A new documentary, directed by former journalist Pamela Sherrod Anderson, highlights the unusual case of Arthur Dixon Elementary School on the South Side of Chicago. “Usually, when you hear stories about the South Side of Chicago, they are not the kinds of stories that deal with beautiful artwork and children who are happily learning,” said Anderson in a recent interview with National Public Radio.

The museum-like Dixon School contains more than 200 works of art, from paintings, textiles, and mosaics lining the otherwise dull brick hallways, to bright metal sculptures spread across the lawn outside. Professional artists provide the artwork, in turn creating an environment that helps students overcome many social and environmental barriers to their success.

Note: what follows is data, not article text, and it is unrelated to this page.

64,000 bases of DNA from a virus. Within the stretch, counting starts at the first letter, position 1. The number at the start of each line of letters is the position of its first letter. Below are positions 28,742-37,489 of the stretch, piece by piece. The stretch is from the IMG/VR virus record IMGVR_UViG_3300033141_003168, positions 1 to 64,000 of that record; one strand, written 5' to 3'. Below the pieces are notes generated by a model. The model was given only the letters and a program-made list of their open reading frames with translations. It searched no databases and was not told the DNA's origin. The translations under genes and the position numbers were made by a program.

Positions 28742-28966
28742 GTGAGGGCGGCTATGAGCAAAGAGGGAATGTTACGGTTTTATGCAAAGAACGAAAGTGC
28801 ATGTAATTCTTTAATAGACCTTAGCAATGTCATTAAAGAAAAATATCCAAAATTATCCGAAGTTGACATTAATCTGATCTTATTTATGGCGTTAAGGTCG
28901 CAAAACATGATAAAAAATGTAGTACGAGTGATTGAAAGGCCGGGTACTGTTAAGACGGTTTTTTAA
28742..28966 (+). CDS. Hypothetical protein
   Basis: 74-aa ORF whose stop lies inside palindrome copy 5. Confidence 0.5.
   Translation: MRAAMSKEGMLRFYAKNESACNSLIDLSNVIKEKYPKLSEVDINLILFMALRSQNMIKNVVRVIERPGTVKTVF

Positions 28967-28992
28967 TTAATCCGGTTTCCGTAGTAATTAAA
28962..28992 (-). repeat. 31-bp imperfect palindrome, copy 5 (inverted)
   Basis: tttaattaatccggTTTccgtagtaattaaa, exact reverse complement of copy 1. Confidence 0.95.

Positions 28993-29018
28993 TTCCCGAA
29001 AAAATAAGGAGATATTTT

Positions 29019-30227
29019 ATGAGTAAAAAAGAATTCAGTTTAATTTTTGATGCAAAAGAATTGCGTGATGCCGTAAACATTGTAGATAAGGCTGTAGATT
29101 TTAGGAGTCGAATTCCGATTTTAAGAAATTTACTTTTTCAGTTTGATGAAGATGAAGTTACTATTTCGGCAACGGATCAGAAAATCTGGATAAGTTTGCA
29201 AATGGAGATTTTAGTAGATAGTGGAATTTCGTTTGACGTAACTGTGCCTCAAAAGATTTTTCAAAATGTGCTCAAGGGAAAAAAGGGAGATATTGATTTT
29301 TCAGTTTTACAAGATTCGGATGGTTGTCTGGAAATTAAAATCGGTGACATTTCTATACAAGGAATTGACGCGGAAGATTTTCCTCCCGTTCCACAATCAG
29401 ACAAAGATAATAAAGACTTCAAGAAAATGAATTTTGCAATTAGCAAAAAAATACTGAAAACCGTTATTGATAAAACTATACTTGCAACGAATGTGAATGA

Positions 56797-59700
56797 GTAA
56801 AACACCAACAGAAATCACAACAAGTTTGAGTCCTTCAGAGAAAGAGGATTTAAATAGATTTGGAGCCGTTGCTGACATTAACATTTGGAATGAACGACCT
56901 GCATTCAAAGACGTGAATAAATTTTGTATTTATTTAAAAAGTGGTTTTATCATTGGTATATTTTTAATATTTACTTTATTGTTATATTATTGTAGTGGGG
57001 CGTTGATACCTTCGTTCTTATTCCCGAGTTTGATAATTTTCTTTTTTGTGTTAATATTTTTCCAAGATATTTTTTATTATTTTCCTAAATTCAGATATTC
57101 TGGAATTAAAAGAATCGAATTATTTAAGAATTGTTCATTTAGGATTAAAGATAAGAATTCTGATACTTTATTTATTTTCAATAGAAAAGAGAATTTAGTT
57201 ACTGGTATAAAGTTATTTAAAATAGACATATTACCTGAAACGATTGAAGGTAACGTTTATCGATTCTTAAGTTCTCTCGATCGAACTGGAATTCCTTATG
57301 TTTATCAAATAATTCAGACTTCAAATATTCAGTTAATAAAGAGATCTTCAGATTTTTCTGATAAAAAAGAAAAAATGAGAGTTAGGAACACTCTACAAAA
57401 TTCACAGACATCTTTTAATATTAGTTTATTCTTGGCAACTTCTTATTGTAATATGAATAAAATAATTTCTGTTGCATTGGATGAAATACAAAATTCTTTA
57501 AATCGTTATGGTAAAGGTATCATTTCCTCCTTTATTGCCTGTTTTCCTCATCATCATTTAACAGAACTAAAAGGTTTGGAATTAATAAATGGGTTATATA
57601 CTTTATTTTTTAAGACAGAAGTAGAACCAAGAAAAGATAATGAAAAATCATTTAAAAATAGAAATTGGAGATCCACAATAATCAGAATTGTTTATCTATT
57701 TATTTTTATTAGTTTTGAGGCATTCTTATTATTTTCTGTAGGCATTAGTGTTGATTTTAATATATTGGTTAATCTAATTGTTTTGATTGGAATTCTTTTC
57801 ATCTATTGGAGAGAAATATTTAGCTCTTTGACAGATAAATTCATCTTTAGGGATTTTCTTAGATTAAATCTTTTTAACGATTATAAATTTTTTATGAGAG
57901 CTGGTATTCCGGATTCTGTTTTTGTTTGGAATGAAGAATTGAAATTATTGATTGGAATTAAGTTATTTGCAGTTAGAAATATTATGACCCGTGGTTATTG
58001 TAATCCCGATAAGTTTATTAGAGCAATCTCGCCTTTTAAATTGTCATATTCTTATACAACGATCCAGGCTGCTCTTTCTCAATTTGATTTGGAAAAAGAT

Alongside the curated work of professional artists, students are encouraged to place their own artistic contributions. Student art is also sold each year at an annual auction.

Though metal detectors and hired security screen the entrances of many neighboring schools, Dixon is free from these relatively oppressive adornments. And not one piece of art has gone missing after ten years of the program. “They really own the art as an art collection belonging to them,” said Anderson. “They take a great deal of pride in it.”

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